Assmus: It’s time to get off your phone and pay attention

Assmus: Its time to get off your phone and pay attention

It is the beginning of a new semester, an exciting time for many people on campus. Whether you are returning to campus from spending the summer away and finishing your remaining undergraduate years here or being new to the area and starting your degree, you will most likely be meeting new people. These relationships can be some of the most important parts of your time here at Case Western Reserve University. They might even last long after graduation.

To form these relationships though, I think it is important to talk to people in person and be attentive to them rather than sitting together with a group of people all on their phones.

Too many times I have been in a group of people sitting around, staring at their phones, paying attention to conversations with other people and aimlessly scrolling through their twitter feed. Instead of paying attention to others and what is going on in the present, people are more concerned with others’ lives on social media. It is tempting to do this, especially when there might be awkward silences in conversations with new people. In order to fully connect with others, I think we need to be able to put the phone down and have crucial one-on-one conversations.

Social media is now a large part in the lives of all generations. It can be a great tool to connect to people in different areas of the world, share your pictures and life with others and spread news about events.

The issue is: It is not real life.

Most people share what they want others to see, edited pictures from vacation or selfies that took at least 30 takes to get the right one. Social media is often a glorified bragging tool to show others the best parts of life but never the bad days or lowest points. This especially becomes a problem when people are so detached from real life and what is going on in the present because they are too busy looking at posts from people that they don’t actually talk to anymore.

Social media is not the only obstacle when trying to connect with people who are on their phones. It can also be distracting to be in a conversation with someone and they are texting other people on their phone. Again, texting is a great way to keep in contact with others and make plans, but at times it can get a bit disheartening if I am talking to someone and they are in the middle of three different conversations with people who are not even physically present. Sometimes emergencies come up and that is understandable, but checking your group texts instead of paying attention to the current conversation and what other people are saying is just rude. You might miss out on valuable experiences if you sit around on your phone with others instead of putting it down and paying attention to reality.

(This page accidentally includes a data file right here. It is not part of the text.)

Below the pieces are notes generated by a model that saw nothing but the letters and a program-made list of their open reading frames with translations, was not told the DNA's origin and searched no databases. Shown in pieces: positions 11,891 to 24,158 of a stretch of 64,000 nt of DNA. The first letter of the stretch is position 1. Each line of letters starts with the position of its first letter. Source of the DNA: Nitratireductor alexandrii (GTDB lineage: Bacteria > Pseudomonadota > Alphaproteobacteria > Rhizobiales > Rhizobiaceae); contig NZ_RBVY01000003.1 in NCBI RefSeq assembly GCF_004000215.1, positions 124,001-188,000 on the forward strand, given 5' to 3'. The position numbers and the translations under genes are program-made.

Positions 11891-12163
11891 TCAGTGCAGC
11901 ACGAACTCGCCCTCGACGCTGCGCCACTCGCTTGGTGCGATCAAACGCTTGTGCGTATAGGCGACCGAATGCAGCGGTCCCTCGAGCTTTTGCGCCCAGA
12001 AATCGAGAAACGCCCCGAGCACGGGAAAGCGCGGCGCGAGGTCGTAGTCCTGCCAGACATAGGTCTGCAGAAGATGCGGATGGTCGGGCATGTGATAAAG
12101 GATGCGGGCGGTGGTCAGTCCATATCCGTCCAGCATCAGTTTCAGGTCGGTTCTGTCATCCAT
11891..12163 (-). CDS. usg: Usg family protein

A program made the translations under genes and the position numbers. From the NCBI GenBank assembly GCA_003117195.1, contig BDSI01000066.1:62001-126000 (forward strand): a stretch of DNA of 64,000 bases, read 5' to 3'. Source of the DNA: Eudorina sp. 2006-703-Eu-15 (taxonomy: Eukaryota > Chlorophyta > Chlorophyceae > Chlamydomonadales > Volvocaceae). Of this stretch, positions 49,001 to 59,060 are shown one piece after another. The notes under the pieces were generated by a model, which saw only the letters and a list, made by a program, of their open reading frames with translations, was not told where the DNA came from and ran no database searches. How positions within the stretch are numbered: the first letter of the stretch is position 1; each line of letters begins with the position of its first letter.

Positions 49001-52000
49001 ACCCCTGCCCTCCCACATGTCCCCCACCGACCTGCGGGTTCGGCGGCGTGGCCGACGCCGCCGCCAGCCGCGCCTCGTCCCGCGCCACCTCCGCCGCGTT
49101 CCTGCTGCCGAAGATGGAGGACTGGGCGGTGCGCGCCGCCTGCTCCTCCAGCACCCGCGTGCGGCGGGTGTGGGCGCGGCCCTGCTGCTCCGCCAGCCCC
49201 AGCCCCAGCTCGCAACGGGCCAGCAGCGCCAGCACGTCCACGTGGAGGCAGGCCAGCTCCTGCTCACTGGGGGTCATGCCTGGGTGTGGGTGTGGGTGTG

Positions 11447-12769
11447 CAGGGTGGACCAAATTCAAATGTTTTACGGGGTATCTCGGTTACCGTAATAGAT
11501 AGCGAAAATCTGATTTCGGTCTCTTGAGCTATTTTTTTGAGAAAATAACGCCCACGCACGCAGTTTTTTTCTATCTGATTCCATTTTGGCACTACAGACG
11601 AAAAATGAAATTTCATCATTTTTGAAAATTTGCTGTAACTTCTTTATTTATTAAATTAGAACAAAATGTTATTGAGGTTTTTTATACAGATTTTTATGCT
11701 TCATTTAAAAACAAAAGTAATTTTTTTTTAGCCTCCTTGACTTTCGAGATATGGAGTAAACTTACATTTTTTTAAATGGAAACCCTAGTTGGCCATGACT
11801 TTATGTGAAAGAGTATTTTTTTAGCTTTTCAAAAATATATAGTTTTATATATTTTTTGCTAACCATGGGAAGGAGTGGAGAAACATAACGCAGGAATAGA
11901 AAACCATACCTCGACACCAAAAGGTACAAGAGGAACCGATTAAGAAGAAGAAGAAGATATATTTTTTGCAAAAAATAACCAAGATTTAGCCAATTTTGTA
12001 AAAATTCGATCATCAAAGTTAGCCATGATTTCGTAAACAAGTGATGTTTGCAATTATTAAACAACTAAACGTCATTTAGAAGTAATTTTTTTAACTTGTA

No matter what level you are entering at this fall semester, whether you are new to CWRU and just moved into the freshman dorms, or are you returning for you final year or even if you are a graduate student, making connections to your neighbors and others will be an important part of your experience at CWRU. Connecting to these people on social media is inevitable. You will probably follow all of the new people you meet on Instagram or become friends on Facebook. However if you want to truly get to know these people, don’t just stop at becoming social media friends, talk to them in real life and give people the attention that every person deserves when they are talking and sharing their life and stories.

There is plenty of time to be on your phone when you are alone. I know it is a difficult thing to change. Even I find myself constantly checking my phone when no one is talking or in situations where I don’t know anyone in the room. At the end of the day,  everyone can benefit from changing this habit and remembering to pay attention to what is going on around them in life.

Although it might be tempting to spend the majority of your time on your phone playing Pokemon Go because CWRU has many locations and Pokestops, use games and social media to connect to others and then get to know them outside of the bright glow of the screen. Talk to your classmates before class starts instead of continuously updating your twitter feed and staring at the same tweets that you already saw. Greet people you pass on the sidewalks and streets on your way home instead of staring down at your phone and pretending you didn’t see that person you sat next to in class earlier in the day.

I believe that doing simple acts like this will improve everyone’s experience while at CWRU.  The more present we are in the moment instead of consumed with other conversations and information  the happier we all can be.

Abby Assmus is a graduate bioethics and social work student.